Request a free trial »

Topics: CAD, Photorealistic Rendering

Considering Direct CAD from an IT Point of View

Posted by Andrea Giles on Tue, Oct 27, 2015

Direct CAD has many advantages (namely, it's not a history-based modeler).

For people considering KeyCreator Direct CAD, here are a few other ways in which our brand of Direct CAD can be beneficial to you, especially when it comes to the IT area of your business.

Stop juggling. One call does it all.


1. You need to maintain only one CAD software package.

Direct CAD relies on a model's geometry to build and edit designs. If there's geometry, a product like KeyCreator Direct CAD can work with it.  It doesn't matter who or what created a CAD model.  Nearly any native CAD file format, along with industry standard neutral formats can be imported into KeyCreator.  From there, you can work on and edit the file just as if it originated within KeyCreator itself.  With Direct CAD, you only need to maintain one software package, not multiple ones that do the same CAD type things (only those other programs do there thing for only a very specific file type).  That means less products that need installing, updating, licensing and troubleshooting.

2. Import master settings file for all users

Need to keep several users up to date?  Simply create a master settings file from your previous installations of KeyCreator. Then, when users need to update to a newer version of KeyCreator, you can import the master settings file to speed the process.  No need to select settings repeatedly for each user.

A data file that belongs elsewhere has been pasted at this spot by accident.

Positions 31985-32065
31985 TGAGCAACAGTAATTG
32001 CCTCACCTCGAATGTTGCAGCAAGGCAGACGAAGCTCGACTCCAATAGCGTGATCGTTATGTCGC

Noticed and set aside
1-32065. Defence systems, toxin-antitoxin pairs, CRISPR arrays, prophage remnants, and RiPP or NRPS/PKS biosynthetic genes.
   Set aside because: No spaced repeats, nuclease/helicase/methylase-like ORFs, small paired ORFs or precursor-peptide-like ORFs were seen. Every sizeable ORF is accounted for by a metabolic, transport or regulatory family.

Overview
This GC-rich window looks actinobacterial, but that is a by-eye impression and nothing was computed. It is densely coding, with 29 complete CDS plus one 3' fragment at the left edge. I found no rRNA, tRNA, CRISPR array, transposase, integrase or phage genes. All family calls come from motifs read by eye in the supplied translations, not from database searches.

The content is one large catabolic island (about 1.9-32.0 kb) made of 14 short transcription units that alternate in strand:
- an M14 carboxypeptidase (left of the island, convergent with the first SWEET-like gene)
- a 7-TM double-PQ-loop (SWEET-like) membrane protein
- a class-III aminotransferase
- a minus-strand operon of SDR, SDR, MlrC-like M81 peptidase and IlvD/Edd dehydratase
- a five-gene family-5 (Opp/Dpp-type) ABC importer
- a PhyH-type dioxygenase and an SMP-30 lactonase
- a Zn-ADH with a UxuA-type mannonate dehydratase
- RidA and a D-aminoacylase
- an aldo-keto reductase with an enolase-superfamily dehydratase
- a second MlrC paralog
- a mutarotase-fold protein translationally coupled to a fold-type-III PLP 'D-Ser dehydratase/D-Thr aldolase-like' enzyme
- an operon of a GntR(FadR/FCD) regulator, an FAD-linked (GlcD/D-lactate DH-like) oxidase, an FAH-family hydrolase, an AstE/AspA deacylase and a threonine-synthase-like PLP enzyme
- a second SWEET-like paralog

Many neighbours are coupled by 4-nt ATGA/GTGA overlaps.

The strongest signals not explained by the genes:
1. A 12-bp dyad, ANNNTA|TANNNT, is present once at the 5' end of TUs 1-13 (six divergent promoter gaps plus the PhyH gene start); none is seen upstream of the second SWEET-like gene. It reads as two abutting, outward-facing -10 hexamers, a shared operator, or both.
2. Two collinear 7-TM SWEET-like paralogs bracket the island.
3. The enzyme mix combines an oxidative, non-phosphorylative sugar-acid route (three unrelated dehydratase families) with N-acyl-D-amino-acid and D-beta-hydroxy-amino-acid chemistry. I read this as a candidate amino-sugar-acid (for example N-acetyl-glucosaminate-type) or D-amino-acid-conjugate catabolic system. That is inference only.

3. You deal with us directly.

KeyCreator Direct CAD is direct in every sense of the word, including that you work with us directly.  Want to buy a new seat of software for a new employee? You call us. Have questions about the software, you call our technical support team, located just steps away from our Account Managers and Development staff.  The point is, there are no middle men to go through, watering down your questions or requests before they get into the hands of the people who can actually make things happen.

4. Access to a fantastic Technical Support team 

Speaking of the technical support team you work with, one word describes them best: FANTASTIC.  Have a question about the product? Need installation and licensing assistance? Have an idea to improve the product? No matter what the issue, our technical support team nails it on a daily basis. (Except when they hog the office microwave, but I digress.)  And our customers aren't too shy to tell us they think good things about our support team, too. 

In fact, using their words, they tell us we have "great customer service."  (Thank you, by the way.)

What else do you say about our team? How about that our technical support team is: "...a great asset to your company as I have never been able to pose a problem that [they] can't fix or explain..."

You also say things like: "good product, good support"  (Apparently, this guy doesn't get overly excited.) Or, "outstanding service and knowledge." And,  "my questions to support have almost always been answered within a day. When not, I was told upfront that some research was required. Support communicates well."

Our team can work with you via telephone, online chat, email, Skype, social media and we're still testing out telepathy (the results have been mixed so far).

Do you have any good things to add?  Please tell us!